As communities strive to prevent the spread of SARS-CoV-2, the virus that causes COVID-19, the United Kingdom is funding research trials that will deliberately infect healthy young volunteers with the coronavirus. With these COVID-19 challenge trials, the government hopes to accelerate the development of safe, effective vaccines. However, the strategy is controversial. Researchers must weigh the possible benefits of the research with the risks of infecting volunteers.
The UK’s Human Challenge Programme
Known as the Human Challenge Programme, the studies will begin in January if they are approved by regulators and an ethics committee. The British government will invest 33.6 million pounds ($43.5 million) in the research, partnering with Imperial College London, Royal Free London NHS Foundation Trust, and contract virology research company hVIVO. The virus used in the trials will be manufactured at Great Ormond Street Hospital in London.
The researchers’ initial goal is to discover the smallest amount of the SARS-CoV-2 it takes to infect healthy young people with COVID-19. They will recruit up to 90 volunteers to participate in the trials, all between the ages of 18 and 30 (the age group with the lowest risk of harm). The volunteers must have no known risk factors for COVID-19 (such as heart disease, diabetes, or obesity) and no prior history of COVID-19 infection. After being exposed to COVID-19, the volunteers must stay in a biosecure facility until they are no longer infectious. The research team has emphasized that volunteer safety will be the top priority.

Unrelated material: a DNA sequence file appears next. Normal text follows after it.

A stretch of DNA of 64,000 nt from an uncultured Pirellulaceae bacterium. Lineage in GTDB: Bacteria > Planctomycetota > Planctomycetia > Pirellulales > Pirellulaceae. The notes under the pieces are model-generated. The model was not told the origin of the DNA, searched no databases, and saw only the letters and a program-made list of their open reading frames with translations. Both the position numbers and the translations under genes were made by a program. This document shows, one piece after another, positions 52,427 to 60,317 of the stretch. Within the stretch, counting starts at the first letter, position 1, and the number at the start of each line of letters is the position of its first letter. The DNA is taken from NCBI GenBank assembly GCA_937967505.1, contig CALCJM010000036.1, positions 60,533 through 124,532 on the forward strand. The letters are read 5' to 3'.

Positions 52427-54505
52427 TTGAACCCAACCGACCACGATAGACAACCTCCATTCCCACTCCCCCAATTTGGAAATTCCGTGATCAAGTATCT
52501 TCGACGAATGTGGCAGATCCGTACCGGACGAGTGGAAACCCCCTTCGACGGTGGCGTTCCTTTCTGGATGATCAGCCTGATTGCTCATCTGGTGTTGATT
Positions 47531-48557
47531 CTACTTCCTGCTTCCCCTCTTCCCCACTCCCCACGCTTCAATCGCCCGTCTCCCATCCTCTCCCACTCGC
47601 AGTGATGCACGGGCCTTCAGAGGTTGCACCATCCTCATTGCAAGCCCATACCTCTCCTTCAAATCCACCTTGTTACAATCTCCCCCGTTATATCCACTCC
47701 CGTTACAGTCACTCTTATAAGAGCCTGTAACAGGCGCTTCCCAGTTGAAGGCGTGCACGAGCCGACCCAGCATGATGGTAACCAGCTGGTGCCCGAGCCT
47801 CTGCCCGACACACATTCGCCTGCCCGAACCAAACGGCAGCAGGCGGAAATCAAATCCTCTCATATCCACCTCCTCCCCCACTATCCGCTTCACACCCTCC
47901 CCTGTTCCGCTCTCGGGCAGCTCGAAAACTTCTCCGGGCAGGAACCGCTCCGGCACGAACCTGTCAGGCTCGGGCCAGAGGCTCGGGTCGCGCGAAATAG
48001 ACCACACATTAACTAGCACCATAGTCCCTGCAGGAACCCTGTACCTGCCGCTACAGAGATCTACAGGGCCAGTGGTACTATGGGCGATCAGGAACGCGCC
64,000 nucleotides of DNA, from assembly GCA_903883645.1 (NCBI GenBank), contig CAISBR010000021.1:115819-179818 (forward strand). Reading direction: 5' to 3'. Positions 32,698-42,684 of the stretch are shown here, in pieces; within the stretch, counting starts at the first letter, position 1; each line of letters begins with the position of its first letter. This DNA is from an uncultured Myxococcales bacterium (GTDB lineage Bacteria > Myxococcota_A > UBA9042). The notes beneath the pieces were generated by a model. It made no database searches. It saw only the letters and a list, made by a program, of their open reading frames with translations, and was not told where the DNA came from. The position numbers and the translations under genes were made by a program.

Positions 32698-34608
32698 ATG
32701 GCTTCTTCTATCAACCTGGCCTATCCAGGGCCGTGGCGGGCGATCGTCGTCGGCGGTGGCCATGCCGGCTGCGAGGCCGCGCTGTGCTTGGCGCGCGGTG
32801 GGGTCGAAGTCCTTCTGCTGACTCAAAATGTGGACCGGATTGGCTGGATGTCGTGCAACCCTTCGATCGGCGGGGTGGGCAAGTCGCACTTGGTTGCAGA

As soon as they are infected, the volunteers will be treated with the Gilead antiviral drug remdesivir. Although Dr. Chris Chiu, the lead researcher, admitted that remdesivir has shown little or no effect on severe cases of COVID-19, he stated that his team has a “strong belief” that remdesivir will effectively treat volunteers if it is administered at the earliest stages of infection.
The Ethics of Human COVID-19 Challenge Trials
Although human challenge trials have provided valuable insight into infectious diseases, including malaria and influenza, they also present a number of ethical issues. Are the possible benefits of human challenge trials worth the risks to participants? Can they be run in a safe and ethical manner? How do the risks to participants compare to the risks of delaying a treatment or vaccine?
Advocates of the Human Challenge Programme argue that the potential to quickly identify a safe, effective COVID-19 vaccine outweighs the minor risks to volunteers. The trials would provide a faster way to test vaccines, as researchers wouldn’t need to wait for people to be exposed to the coronavirus naturally. Dr. Chiu said, “Human challenge studies can increase our understanding of COVID-19 in unique ways and accelerate development of the many potential new COVID-19 treatments and vaccines.”
Some critics of the trials believe it is unethical to deliberately infect people with a potentially life-threatening disease that currently has no effective treatment. This course of action only makes sense, some say, if the likelihood of a person being naturally infected with the virus is low and would delay the results of vaccine trials – which is not true in the UK, where case numbers are currently rising. In addition, large-scale vaccine studies with tens of thousands of participants are expected to deliver results soon, causing many to question the value of the Human Challenge Programme.
Clearly there are many considerations involved regarding ethics, safety, and value. According to a spokeswoman for the World Health Organization, if the study moves forward, it is critical that the research is overseen by an ethics committee, that volunteers have full consent, and that researchers minimize risk by selecting the right volunteers.
Preliminary work for the UK’s COVID-19 challenge trials is currently being conducted by hVIVO. If the study is given the green light and proceeds as expected, researchers expect to have results by May 2021.
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